She might have done this, perhaps more credibly, by making either of them devout Christians. She doesn’t do that. Jocelyn’s father is a preachy old Puritan; Jocelyn is, like Trent, so thoroughly turned against what they think of as Christianity (or “churchianity”) that she doesn’t recognize the clergyman she meets for the first time at the wedding. For a story about morality this novel is curiously silent about the British laws that penalized failure to attend church. I can accept the idea of seventeenth-century English characters not being active Christians, as I’m sure many were not, in real life; I can’t quite believe that seventeenth-century English society would have allowed them to be unbelievers in peace.

Meanwhile, as the conflict between Trent and Stephen develops, Trent comes to represent good ethical conduct (despite his extramarital fling with Jocelyn) and Stephen comes to represent evil. He’s not just a spoilt brat or a bully. He may be a sociopath. His father wants to disown him and leave Dearborn to his cousin, Lady Adrienne, who is not exactly a Good Girl either. Trent likes Jocelyn because, despite the rebellious impulse that led her to barter her virginity for her brother’s freedom, she is otherwise a Good Girl; she doesn’t meddle, doesn’t ask for more—she’s delighted with anything he offers her, sort of a prototype for Julia Roberts’ character in Pretty Woman—doesn’t gossip, doesn’t manipulate, and does help him avoid being framed by Stephen.

Adrienne likes Trent, partly because he seems to be considered reasonably attractive, partly because she’d like to end the Kerr/Wescott feud by marrying a Wescott, partly because she’s going to have to marry one rich aristocrat or another within the year and Trent is closer to her age than most of the other possibilities…but Adrienne “falls in love” with Troy, an adventurer who will break her heart by confessing, after a discreet sexual affair with Adrienne, that he’s not really an aristocrat at all. Adrienne would like to marry Trent and continue having sex with Troy, which was the kind of arrangement with which many male and female English aristocrats contented themselves at this time. Carr won’t let that happen. Romance apart, all four of these young people find each other attractive; the question is which of them should marry each other.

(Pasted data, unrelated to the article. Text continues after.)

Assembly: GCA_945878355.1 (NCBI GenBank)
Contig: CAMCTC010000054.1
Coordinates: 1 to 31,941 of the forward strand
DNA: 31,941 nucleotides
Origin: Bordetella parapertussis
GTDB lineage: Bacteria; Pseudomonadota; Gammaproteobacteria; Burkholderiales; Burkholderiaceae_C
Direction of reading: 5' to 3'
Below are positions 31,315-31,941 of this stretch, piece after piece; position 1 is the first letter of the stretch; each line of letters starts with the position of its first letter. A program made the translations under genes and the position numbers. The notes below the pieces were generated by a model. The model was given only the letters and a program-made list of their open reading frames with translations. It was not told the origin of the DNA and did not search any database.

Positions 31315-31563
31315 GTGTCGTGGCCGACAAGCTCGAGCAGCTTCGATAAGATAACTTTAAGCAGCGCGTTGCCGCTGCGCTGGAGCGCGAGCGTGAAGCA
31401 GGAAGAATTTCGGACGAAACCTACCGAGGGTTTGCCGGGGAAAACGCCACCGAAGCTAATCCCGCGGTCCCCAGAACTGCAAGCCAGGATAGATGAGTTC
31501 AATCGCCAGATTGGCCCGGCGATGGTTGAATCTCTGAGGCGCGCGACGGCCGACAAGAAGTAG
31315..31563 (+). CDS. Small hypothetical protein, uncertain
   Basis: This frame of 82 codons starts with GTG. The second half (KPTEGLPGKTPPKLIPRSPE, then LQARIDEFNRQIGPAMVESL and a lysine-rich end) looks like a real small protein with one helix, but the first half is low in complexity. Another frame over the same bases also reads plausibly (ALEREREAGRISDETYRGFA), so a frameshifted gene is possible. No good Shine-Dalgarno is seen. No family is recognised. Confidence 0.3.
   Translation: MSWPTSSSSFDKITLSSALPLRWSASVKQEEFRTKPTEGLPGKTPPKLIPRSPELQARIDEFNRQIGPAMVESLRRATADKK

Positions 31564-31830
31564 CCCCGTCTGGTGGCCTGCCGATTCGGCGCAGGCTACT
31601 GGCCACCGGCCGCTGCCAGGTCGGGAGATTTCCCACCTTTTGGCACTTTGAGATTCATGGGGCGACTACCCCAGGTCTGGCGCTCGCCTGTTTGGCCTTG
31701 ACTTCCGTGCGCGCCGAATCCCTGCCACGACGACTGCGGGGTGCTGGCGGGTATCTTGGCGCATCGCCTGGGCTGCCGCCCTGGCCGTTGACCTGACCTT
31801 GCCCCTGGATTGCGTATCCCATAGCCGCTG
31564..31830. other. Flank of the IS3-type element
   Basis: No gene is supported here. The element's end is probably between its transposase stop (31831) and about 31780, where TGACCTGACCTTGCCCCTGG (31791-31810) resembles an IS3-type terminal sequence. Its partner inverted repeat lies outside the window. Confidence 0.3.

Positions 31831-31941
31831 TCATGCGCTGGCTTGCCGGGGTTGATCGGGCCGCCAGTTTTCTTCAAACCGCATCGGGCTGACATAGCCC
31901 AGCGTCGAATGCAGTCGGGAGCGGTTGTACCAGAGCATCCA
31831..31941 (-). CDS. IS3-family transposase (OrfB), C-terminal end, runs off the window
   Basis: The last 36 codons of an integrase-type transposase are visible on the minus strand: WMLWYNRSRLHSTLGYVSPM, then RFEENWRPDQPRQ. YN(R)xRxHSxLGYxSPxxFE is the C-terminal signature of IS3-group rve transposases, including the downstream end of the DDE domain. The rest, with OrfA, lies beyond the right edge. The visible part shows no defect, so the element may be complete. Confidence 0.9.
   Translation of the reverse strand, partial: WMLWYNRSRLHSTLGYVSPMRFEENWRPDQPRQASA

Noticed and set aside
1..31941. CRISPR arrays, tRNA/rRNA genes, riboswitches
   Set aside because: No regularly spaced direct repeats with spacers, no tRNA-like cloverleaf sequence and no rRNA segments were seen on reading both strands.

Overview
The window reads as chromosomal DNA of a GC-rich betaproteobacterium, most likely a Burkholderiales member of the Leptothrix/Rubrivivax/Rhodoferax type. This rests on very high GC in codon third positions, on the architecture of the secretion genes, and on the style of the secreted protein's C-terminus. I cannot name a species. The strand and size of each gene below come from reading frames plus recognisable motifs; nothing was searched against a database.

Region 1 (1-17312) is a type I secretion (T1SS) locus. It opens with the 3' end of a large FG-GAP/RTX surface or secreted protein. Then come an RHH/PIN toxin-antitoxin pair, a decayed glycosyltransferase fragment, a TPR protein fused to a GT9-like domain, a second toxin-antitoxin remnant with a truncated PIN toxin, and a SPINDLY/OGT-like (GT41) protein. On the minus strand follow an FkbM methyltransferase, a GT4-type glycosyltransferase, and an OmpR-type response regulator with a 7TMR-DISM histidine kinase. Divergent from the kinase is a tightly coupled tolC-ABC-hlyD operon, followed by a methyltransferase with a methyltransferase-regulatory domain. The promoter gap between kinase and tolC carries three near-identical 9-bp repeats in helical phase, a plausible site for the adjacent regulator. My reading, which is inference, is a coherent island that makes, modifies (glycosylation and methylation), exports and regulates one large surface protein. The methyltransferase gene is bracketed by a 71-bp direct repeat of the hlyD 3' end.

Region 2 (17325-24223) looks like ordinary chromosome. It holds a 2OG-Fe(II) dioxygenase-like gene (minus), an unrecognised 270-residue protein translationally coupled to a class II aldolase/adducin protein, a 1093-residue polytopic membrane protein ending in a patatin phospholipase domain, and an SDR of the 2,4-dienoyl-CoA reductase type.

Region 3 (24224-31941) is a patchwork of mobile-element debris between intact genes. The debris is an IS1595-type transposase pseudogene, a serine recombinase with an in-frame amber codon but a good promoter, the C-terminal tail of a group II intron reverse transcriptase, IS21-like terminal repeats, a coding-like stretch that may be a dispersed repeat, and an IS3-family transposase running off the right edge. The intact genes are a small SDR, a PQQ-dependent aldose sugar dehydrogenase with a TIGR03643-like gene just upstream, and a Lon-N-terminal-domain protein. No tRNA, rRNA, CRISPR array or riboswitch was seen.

Neither of the girls is even sixteen years old yet, but half-grown chicks like them were considered women at this period, which partly explains some of the disparagement of women in seventeenth century literature. The boys are about as close to being men as the girls are to being women: Trent's voice frequently "booms," and Stephen's higher voice may or may not have yet to change. Neither girl is fully aware, either, of the moral conflict Carr is building up between Stephen, whom nobody wants, and Trent, in their rivalry for King Charles’ favor and for advantages over each other’s hereditary claims to property and social status. That conflict will end only when one of the young men is dead. No points for guessing which one that will be.

In the end I’m not sure how to judge this novel because I’m not sure what it was meant to do. If it’s meant just to entertain us, for a little longer than the average romance does, by doubling the romance and ending with four good friends living happily ever after, then the moral conflict between Trent-as-Good-Feudal-Lord and Stephen-as-Evil-Feudal-Lord is unnecessary; Stephen could have been nasty enough to get the story rolling by introducing Trent and Jocelyn without half the vice and violence he drags into the book. If it’s meant to make a statement about a Humanistic sense of good and evil, as distinct from either chastity or religious identity, then the detailed sex scenes are unnecessary; more research about the positions and duties of the young men could have displaced most of the sex and made a stronger story of moral/ethical conflict. Either way, The Braeswood Tapestry is adequate as a sexy, violent novel-for-adults; either way, it seems to me to have tried to be a better novel-for-adults than it succeeds in being. 

But who cares? It's been a bestseller. If you've discovered Carr through her more recent novels, you may want to go back and read this old one. If so, you can buy it here as a Fair Trade Book by sending $5 per copy + $5 per package to either of the addresses at the bottom of the screen, and we'll send $1 per copy to Carr or a charity of her choice.